Fresh off a successful conviction of former President Donald Trump's company for tax offenses, Manhattan District Attorney Alvin Bragg joined Errol Louis on "Inside City Hall" Tuesday to discuss his investigations into Trump, lessons learned in his first year in office, and what he plans to focus on next in 2023.

"It was fundamentally about greed and lying," Bragg said of the Trump Organization tax trial that resulted in the company being fined the maximum penalty of $1.6 million. "It was, as you said, a 10-plus year, 13-year scheme where senior executives at the Trump Organization were getting benefits off the books, the manner in which they were doing were evading taxes."

Bragg said the $1.6 million fine didn't go far enough for a company as wealthy as Trump's "so that a corporation can't just say, 'you know what? I'm going to price this into my business model.'"

Former Trump Organization CFO Allen Weisselberg received a five-month sentence on Rikers Island for his role in the scheme. Bragg defended the relatively light sentence by pointing to his status as a first-time offender and cooperation with the investigation, ultimately testifying at the company's three-day trial.

"In this type of white-collar prosecution - I've been doing this for 20-plus years - having a narrator, having someone who can give an insider's view" can make a "significant difference" in a case, Bragg said.

The district attorney, who took office a year ago after winning election in 2021, confirmed his office has an "ongoing active investigation" into the former president, but would not say if his office interviewed Trump's former personal attorney Michael Cohen Tuesday, as CNN first reported.

Tackling crime in 2023

Bragg has been the subject of some criticism for his prosecutorial decisions since taking office, but he pointed to the downward trend in homicides and shootings in Manhattan as a good sign, even as property crimes continue to rise.

In 2022, homicides were down 26% and shootings down 19% in Manhattan as of Nov. 27, according to his office.

"Gun violence was our top priority in 2022 and will continue to be our priority in 2023," Bragg said.

The borough's top prosecutor said his office is handling property crimes similar to how they handled gun violence: by focusing on the small number of the worst offenders. For grand larcenies and crimes targeting businesses, Bragg said his office formed a small business alliance with the NYPD and shopkeepers in 2022 and is targeting both repeat offenders and fencing operations in which people flip stolen goods for profit.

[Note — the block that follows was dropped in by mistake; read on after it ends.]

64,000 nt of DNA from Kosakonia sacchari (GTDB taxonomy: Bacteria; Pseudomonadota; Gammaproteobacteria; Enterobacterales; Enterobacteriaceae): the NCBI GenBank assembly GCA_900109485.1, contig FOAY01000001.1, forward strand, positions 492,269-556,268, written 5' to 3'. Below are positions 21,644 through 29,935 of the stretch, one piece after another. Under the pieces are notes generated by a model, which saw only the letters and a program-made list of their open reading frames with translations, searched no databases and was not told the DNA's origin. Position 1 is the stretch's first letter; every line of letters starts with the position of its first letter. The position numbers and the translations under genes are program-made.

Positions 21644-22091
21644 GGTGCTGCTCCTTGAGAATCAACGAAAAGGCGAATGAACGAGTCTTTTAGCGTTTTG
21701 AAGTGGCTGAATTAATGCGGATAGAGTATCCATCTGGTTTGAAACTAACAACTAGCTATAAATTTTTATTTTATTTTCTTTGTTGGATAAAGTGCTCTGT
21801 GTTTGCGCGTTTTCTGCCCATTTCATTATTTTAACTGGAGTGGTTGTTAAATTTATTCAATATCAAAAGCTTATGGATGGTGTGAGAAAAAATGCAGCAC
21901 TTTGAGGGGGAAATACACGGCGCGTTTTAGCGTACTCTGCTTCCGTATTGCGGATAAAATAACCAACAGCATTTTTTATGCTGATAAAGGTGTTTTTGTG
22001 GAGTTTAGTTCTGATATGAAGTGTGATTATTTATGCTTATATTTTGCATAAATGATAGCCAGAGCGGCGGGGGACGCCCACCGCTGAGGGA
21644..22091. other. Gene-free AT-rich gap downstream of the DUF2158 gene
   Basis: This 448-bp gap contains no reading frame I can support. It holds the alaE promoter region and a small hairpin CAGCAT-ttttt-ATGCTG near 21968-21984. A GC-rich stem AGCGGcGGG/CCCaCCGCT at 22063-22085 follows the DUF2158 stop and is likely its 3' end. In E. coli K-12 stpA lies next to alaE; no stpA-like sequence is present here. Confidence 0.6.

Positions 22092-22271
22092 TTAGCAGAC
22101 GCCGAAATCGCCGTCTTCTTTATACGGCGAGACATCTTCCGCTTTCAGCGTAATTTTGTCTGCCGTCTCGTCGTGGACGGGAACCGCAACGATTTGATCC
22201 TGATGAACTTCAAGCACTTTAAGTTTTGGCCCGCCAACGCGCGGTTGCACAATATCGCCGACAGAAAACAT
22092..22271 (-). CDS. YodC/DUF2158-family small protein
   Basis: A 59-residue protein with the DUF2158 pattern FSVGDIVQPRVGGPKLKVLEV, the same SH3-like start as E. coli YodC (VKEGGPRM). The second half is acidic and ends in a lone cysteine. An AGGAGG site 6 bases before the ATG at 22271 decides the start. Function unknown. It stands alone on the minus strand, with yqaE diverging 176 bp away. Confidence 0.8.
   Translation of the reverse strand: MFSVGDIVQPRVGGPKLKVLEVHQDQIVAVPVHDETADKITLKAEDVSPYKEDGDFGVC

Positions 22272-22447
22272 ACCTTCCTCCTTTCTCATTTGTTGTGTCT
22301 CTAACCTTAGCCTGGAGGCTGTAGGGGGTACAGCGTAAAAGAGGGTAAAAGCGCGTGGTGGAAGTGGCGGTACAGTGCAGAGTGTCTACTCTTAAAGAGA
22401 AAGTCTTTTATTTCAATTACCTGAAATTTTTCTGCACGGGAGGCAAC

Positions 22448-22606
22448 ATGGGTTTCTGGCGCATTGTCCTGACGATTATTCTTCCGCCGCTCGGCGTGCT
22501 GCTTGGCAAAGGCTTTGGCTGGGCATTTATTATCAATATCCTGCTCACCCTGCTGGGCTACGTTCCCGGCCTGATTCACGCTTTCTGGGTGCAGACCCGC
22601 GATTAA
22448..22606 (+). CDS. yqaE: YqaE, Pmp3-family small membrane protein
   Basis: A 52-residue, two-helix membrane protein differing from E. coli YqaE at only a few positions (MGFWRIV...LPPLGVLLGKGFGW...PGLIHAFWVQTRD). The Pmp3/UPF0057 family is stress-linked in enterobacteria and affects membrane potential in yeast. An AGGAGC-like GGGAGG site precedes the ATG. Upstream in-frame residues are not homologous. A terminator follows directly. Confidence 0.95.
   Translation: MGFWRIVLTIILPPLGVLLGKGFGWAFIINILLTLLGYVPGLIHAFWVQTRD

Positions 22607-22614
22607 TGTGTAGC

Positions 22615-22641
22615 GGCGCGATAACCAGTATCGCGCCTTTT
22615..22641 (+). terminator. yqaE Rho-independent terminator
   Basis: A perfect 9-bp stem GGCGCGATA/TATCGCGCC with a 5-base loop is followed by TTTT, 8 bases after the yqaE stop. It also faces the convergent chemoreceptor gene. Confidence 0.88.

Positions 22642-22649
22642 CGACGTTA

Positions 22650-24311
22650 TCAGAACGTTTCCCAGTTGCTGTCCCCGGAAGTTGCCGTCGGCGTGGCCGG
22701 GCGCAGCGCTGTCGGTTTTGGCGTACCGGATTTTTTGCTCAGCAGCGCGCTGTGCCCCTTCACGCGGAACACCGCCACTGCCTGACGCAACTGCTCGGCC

"If you follow the money and the contraband, they'll lead you to the most culpable people," he said. "And then we have some people who are individually going in brazenly, and we're holding them accountable in traditional ways."

But, Bragg noted, "we have a lot of people coming out of the pandemic in particular, who have significant mental health issues, and substance use disorder."

His goal with that pool of offenders is to connect them with the appropriate services, including mental health court - an alternative path for some people charged with crimes, but one that is plagued by delays and high demand, a NY1 investigation revealed.

Bragg said his office has used forfeiture funding to funnel $9 million to community-based organizations working both to prevent struggling New Yorkers from interacting with the criminal justice system in the first place and provide mental health and substance abuse resources for those arraigned on criminal charges.

But the slow-moving, difficult-to-access mental health court system needs to be expanded from its current capacity of 50 cases at a time in Manhattan to at least 200 cases at a time, Bragg argued. He also said he hoped to reopen Midtown Manhattan Community Court, a court partly focused on quality-of-life offenses that shut down during the pandemic.

With the closure of Rikers Island slated for 2027, a rising population there has led city officials to question whether the Department of Correction will be able to reach its target goal of 3,300 inmates. As of December, the population climbed to 5,900 with DOC Commissioner Louis Molina speculating it could reach 7,000 by 2024.

Bragg said his office is working to "do our part so that the city can meet that objective."

"No one wants to spend a minute at Rikers. I've been at Rikers. The conditions there are very, very disconcerting," Bragg said. "In Manhattan, we have more work to do, but we're, again, sort of moving in the right direction."